OTISFIELD — This year’s service at Otisfield’s Bell Hill Meeting House on Sunday, July 26, will mark the 96th consecutive year that an annual summer service has been held at Bell Hill, one of Otisfield’s most historic spots. The service will begin at 2:30 p.m.

The meetinghouse, built in 1839, holds the distinction of being the town’s tallest building. It is actually the second meetinghouse located on Bell Hill. The first meetinghouse, completed in 1799, was really a town building in those days before town and church were separated.

Town meetings were held in the meetinghouse, and the town hired and paid the salary of the first minister, the Rev. Thomas Roby, a Congregationalist. The meetinghouse was located on top of Otisfield’s second highest hill because Bell Hill was then the population center of the young town.

Until about 1845, the town’s militia held its annual muster, or drills, on the flat area surrounding the building. After the first meetinghouse was severely damaged by a hurricane, the Congregationalists erected the present building near the first. It was completed in 1839. The thrifty Otisfield settlers recycled the 1799 building by removing its top floor, which they then relocated a half mile down Bell Hill. It served as Otisfield’s town house until 1905.

The speaker for the July 26 service will be the Rev. C. Danford Carr, a retired Baptist minister who now lives in Hollis Center. A native of New York state, Carr was raised and educated in Virginia. He and his wife, Janet, have served churches in Wisconsin, Illinois, West Virginia and Maine.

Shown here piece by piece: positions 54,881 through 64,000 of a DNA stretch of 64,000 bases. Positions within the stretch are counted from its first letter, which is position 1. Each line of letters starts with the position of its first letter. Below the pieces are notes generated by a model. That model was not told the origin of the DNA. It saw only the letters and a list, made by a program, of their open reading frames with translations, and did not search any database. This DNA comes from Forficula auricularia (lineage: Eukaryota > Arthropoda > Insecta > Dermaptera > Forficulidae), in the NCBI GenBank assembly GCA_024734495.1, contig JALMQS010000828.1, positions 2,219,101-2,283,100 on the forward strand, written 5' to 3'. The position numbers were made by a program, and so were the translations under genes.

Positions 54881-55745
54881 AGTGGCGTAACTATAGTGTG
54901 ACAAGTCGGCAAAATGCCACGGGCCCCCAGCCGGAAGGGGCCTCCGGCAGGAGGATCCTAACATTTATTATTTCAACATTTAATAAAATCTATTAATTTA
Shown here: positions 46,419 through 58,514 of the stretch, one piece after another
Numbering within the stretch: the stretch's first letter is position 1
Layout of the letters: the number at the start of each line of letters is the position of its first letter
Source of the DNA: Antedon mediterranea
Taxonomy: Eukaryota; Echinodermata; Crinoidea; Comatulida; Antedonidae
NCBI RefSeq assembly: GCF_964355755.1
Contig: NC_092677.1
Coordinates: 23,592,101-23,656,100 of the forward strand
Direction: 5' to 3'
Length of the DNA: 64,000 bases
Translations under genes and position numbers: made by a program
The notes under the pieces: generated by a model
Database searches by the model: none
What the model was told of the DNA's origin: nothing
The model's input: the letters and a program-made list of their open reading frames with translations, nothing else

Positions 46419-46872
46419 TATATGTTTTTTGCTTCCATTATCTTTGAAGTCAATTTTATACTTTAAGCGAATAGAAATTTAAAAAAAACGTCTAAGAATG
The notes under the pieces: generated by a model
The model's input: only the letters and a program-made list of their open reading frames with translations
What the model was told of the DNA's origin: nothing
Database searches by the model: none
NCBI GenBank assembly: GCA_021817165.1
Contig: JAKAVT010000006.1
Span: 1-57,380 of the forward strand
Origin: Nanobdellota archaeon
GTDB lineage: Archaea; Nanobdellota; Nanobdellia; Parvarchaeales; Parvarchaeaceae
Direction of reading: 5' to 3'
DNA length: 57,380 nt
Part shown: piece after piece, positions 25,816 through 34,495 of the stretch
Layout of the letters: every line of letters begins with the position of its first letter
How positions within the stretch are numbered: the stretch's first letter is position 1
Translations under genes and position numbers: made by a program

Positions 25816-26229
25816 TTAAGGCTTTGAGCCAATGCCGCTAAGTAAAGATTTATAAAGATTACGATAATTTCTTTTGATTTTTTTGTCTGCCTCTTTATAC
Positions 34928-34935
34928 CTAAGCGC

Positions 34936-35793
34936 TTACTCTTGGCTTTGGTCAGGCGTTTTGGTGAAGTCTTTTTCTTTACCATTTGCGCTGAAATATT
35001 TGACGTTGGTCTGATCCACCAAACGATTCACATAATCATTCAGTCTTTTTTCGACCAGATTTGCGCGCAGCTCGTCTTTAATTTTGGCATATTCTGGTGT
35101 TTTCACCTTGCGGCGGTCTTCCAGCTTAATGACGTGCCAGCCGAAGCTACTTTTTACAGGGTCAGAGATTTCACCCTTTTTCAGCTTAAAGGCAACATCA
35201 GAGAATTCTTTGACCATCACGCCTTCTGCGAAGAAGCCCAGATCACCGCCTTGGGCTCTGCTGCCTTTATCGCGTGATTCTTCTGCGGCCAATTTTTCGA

Carr has also written articles and curriculum for the Baptist and Lutheran churches. In June the Carrs completed two years of interim ministry at the East Otisfield Free Baptist Church.

The service will include music by the Otisfield Community Choir, directed by Priscilla Delehanty. Virginia Noble will be pianist. Rehearsals for the choir are scheduled at 6:30 p.m. Thursday, July 23, at Bell Hill, and at 1 p.m. Sunday, July 26, at Bell Hill. Volunteers are also needed for cleaning the church and schoolhouse at 1 p.m. Monday, July 24.

The 1839 brick schoolhouse adjacent to the meetinghouse will also be open for the public on July 26. The building served the town as a one-room schoolhouse until about 1940. Both are now owned and maintained by the Bell Hill Meeting House Association, formed in 1927 with the mission of preserving the meetinghouse and insuring that a religious service be held there at least once each year.

Refreshments will be served outside following the service.

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